in your sheet.
11. Note: To make a two-part Skinner
blend, you only need two right-angle triangles
instead of three.
3-PART SKINNER BLEND
JELLYROLL
12. Fold the Skinner blend sheet, same
color edge on same color edge. Roll lightly with
your acrylic rod to press air pockets out. Trim
the raw edges.
13. Mix 1/16 package of white to 1/16 package
of raspberry. Roll through the thickest setting
of the pasta machine, then through the thinner
settings until you have rolled through to the
thinnest setting of your pasta machine.
14. Place the raspberry/white sheet on the
folded Skinner blend sheet. Trim the edges.
MAD FOR JELLYROLLS! BY DONNA KATO
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POLYMER CLAY JEWELRY MAKING:
5 FREE PROJECTS TO LEARN HOW TO MAKE POLYMER CLAY JEWELRY
15. Using the acrylic rod, thin the blue and
red edge. From the thinned blue edge, roll tightly.
TRANSLUCENT SNAIL-TYPE
JELLYROLL
16. Roll conditioned translucent clay
through the thickest setting of the pasta machine.
Cut in thirds and stack the pieces to make a
thick slab. Trim the edges.
17. Using the acrylic rod, thin one edge.
18. Roll a piece of black through the setting
of the pasta machine down to the thinnest
setting.
19. Place the translucent slab on the black
sheet and trim.
20. From the thinned edge, roll up tightly to
make the snail-type jellyroll.
PENDANT ASSEMBLY
21. From your scrap clay, form the basic
shape of your pendant.
22. Id recommend using a clay that retains
its body even when exposed to the warmth of
your hands Fimo Soft is perfect.
23. Cut thin slices from the colorful snail-
type cane. Place one slice on the bead, then roll
with the acrylic rod. Continue, placing one slice
on at a time until the entire bead is covered. By
working one slice at a time, and making your
slices as thin as possible, your jellyrolls will be
less distorted.
24. Cut thin slices from the translucent
snail-type jellyroll and apply in the same way, one
piece at a time. Make the surface of the pendant
as smooth as possible before baking!
PENDANT FINISH
25. Drill holes into pendant using a
bamboo skewer. The holes in my pendant are
approximately
3
8" deep.
26. Roll two small balls of black clay. Cut one
ball in half and roll to make two smaller balls. Place
the large ball in one of the holes. Flatten slightly
with your fingers, then drill through the center
with the skewer. Place a smaller ball on the larger,
then drill through again. Place the other small
ball in the other drilled hole. Press flat and drill
through with your skewer.
27. Place the pendant on the piece of
polyester batting on your baking tray (this will
prevent flat, shiny spots).
28. Bake at 265 for 45 minutes.
HIGH SHINE FINISH
29. Place a sponge in a bowl of water. Lay
the 400-grit sandpaper on the sponge and sand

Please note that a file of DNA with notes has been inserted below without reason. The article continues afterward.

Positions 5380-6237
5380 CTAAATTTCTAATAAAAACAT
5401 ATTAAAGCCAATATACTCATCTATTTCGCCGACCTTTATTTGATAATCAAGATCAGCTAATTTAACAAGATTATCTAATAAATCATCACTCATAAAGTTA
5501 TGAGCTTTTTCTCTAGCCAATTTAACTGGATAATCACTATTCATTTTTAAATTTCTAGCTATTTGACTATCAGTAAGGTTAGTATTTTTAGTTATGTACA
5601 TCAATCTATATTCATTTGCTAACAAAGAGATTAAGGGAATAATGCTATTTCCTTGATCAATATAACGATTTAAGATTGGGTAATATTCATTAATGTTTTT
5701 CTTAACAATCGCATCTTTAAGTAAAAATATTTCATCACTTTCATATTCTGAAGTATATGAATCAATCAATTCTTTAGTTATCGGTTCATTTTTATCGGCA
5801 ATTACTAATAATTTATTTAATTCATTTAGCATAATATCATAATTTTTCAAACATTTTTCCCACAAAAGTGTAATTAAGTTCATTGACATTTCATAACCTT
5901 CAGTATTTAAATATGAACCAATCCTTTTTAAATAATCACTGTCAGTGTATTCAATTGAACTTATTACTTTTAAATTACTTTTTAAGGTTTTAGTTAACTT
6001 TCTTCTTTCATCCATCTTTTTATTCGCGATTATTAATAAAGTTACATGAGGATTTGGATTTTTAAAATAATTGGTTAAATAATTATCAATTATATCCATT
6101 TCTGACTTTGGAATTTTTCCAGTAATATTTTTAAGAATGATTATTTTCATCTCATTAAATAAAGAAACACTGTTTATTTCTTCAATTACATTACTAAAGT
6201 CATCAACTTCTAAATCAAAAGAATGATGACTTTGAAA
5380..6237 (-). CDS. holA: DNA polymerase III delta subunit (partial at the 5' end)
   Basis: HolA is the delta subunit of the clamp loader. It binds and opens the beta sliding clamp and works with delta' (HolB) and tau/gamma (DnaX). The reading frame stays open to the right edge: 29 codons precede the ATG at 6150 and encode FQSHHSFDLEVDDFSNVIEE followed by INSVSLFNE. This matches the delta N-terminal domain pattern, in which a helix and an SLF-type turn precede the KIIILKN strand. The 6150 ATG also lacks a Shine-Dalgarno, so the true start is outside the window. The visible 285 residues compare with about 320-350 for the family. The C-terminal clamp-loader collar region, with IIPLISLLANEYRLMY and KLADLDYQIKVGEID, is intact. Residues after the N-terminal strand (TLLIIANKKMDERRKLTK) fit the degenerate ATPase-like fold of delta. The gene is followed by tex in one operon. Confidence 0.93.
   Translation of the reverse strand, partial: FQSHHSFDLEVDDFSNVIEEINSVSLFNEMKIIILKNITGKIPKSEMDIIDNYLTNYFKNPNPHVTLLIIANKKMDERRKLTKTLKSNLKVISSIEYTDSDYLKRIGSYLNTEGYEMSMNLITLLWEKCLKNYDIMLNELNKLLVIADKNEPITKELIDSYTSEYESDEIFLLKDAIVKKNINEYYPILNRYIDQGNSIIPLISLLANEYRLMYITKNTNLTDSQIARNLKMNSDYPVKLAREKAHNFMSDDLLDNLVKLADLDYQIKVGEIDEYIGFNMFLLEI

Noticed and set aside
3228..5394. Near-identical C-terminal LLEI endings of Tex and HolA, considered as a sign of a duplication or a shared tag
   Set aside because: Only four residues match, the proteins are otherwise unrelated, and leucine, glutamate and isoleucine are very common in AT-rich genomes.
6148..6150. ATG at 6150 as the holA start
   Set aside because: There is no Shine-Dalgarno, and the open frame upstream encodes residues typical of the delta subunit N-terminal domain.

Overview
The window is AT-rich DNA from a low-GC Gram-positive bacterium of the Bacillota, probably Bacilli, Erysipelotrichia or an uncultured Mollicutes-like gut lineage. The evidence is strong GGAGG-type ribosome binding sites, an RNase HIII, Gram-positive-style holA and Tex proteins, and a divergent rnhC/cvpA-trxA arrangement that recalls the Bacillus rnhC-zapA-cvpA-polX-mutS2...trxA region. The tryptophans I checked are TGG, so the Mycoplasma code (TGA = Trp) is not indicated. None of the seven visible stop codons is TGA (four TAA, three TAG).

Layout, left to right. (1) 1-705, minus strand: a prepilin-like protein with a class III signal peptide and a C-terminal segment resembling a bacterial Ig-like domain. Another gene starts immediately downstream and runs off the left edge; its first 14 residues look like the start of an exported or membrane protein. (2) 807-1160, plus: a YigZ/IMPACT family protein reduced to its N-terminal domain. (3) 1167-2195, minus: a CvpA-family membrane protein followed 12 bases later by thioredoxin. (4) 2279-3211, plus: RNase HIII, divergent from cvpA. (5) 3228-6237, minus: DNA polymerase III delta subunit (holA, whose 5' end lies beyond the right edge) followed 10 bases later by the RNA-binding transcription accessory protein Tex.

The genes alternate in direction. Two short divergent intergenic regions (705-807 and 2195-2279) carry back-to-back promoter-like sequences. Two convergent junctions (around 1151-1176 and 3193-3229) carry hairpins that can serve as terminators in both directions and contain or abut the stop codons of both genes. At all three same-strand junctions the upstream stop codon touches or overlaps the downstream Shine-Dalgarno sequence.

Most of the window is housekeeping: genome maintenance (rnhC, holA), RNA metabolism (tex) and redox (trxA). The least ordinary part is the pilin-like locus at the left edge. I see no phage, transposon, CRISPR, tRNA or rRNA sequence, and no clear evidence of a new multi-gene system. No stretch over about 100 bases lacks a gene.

the piece against the stationary sandpaper and
sponge. Sand all sides of the pendant.
30. Replace the 400-grit sandpaper with the
600 and repeat.
31. Rinse and dry the piece completely.
32. Using the buffer, rub the pendant in
circular motions against the muslin wheel to
bring out the sheen.
33. In the absence of an electric polisher,
you may apply a surface glaze. Simply brush on
after following steps 29-31.
ADDING THE CORD
34. Using cyanoacrylate glue, secure
the ends of the Buna cord in the holes of the
pendant. Let dry, then wear!
DONNA KATO is a polymer clay artisan and jewelry
designer who has used this meduim for many years,
making decorative items for both the home and personal
adornment. She demonstrates at large craft shows, writes
books, and designs projects and tools for Prairie Craft
Company. You can contact her through her Web site,
www.prairiecraft.com.
MAD FOR JELLYROLLS! BY DONNA KATO
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POLYMER CLAY JEWELRY MAKING:
5 FREE PROJECTS TO LEARN HOW TO MAKE POLYMER CLAY JEWELRY
ORIGINALLY PUBLISHED IN LAPIDARY JOURNAL, MAY 2002
D
o you find yourself drawn to large, statement-making
necklaces that have lots of presence but are just too heavy
to wear? Many necklaces with large beads are enticing but end
up uncomfortably pulling on your neck and can only be worn
for short periods of time.
Inspired by my creative friend Ruth Ross, this necklace con-
sists of large, hollow-core polymer beads that are strung on
lightweight fabric, keeping the beads in place and retaining the
shape of the necklace. Practically weightless, this necklace can
be worn all day and night with no discomfort.
To make the polymer beads, a surface design is applied to a
polymer slab, which is then wrapped around a powdered dowel,
removed and baked on end. I've used many design approaches
to decorate my beads, including various forms of mokume
gane, etching, texturing, etc .
A huge variety of fabrics can be used as the fiber core on which
the beads are strung. Gauzy, crinkly, iridescent fabrics work
extremely well. Gauzy means it's a lightweight, crinkled fabric
that will easily expand to fill a hollow bead and iridescent
fabric supplies that hidden glint of light. I use leather lacing or
Stuffed Necklace
Lightweight polymer bead and fabric choker
BY LOUISE FISCHER COZZI
tapestry cord as my inner core and then wrap it with the fabric.
The inner core is also used to make the clasp.
There are endless possibilities to stuffed necklaces. If the fabric
you choose is not too flimsy, you can go without the inner core
and then use the fabric to fashion the clasp. The clasp can be as
simple as tying knots in the ends of the fabric and sewing on a
covered hook and eye. Necklaces become more elaborate when
leather lacing and a button clasp are used. They are even more
elaborate when polymer buttons are made and a tapestry cord